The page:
• Provide a rigid chassis for the keys. Flex is bad.
  • Key travel. More is better but obviously height restriction limits this so look at scissor action keys.
  • If all else fails, take a Lenovo Thinkpad and find out how to replicate its keyboard.

Today consumer computer companies such as Apple and Samsung are spending hundreds of millions on developing display technology on touch screen devices. This is an obvious thing, after all the screen now provides two vital input and output mechanisms. But the keyboard isn’t dead – after all the so-called two-in-one tablets are being heavily pushed. So why not invest a fraction of the amount needed to improve touch screens and provide those folks that can’t get a Lenovo machine with a decent keyboard.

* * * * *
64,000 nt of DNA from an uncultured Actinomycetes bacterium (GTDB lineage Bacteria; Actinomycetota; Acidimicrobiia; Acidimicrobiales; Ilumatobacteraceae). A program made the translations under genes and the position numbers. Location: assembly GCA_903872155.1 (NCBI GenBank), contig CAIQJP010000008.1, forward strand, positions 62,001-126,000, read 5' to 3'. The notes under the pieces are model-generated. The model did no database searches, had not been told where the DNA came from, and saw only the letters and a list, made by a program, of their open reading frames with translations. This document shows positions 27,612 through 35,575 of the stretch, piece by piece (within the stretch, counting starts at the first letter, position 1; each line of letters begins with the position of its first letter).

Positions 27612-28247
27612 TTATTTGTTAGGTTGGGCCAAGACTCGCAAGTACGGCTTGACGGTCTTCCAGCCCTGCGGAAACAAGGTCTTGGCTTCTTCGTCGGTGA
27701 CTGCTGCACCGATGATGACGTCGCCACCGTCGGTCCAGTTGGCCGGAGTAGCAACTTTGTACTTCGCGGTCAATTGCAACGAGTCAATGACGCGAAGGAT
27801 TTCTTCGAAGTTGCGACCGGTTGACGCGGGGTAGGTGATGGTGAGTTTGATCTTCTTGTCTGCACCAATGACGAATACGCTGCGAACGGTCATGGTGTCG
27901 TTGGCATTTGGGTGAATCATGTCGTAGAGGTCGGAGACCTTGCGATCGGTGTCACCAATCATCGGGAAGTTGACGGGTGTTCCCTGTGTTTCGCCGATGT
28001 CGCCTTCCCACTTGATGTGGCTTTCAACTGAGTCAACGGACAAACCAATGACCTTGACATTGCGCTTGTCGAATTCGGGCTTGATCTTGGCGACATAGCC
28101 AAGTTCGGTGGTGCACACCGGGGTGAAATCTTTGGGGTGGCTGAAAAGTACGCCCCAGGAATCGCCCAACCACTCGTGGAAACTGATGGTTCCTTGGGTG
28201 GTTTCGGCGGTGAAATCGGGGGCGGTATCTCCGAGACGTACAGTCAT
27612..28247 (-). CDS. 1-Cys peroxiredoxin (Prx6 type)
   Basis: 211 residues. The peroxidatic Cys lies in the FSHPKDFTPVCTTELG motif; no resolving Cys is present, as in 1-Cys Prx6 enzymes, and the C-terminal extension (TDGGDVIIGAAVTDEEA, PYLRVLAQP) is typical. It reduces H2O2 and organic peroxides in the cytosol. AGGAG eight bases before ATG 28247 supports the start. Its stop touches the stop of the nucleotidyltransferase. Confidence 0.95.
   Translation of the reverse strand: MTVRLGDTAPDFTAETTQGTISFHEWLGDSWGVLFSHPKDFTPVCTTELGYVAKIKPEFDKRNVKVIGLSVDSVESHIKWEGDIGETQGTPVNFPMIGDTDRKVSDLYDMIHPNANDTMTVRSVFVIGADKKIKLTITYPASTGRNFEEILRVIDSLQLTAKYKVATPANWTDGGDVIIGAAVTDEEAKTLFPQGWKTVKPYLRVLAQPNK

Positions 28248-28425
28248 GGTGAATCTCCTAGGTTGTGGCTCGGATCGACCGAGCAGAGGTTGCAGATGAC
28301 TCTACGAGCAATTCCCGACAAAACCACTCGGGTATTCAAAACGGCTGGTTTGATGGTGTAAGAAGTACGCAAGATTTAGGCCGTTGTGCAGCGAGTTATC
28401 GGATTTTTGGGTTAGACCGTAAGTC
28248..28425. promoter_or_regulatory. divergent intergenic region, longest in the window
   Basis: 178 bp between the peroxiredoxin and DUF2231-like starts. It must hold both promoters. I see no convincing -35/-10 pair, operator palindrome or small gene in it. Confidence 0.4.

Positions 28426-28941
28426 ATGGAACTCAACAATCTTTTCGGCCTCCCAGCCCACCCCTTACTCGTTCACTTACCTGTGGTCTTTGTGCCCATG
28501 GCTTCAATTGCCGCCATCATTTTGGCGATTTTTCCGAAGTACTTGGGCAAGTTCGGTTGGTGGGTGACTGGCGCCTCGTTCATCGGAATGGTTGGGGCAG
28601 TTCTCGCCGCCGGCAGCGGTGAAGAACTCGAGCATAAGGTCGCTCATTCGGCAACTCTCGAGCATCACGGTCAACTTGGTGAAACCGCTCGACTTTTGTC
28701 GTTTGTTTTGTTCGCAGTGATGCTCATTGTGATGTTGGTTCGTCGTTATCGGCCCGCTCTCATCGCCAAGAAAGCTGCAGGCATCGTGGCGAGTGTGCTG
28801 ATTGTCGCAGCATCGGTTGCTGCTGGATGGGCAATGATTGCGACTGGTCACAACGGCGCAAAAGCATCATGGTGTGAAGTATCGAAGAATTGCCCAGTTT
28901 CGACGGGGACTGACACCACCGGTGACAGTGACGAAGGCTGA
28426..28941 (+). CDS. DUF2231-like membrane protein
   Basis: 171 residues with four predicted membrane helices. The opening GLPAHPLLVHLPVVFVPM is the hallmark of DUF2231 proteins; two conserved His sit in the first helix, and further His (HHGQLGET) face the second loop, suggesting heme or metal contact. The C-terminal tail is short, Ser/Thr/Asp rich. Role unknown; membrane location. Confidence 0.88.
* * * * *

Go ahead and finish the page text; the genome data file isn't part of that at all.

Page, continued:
Quick and dirty Crontab tutorial

For those who have used Linux for any length of time the issue of automating tasks will have come up. The time honoured way of doing this is through Cron. Each user on a Linux system has a crontab – a list of commands that is run at a predetermined time.

I’m not going into massive detail into what Cron is and how it works – the MAN page is a good start for that. However in order to automate tasks you need to put them into your crontab, and here is how you do that.

1. Type ‘crontab -e‘ into the shell prompt. This will let you edit the crontab file, on some distributions (CentOS, Fedora) the editor will be Vi (or Vim) or in case of Debian and Ubuntu (and maybe others) it is nano.
2. Enter the timing and command – use must you absolute pathnames for everything.
The way crontab files are formatted is something like this: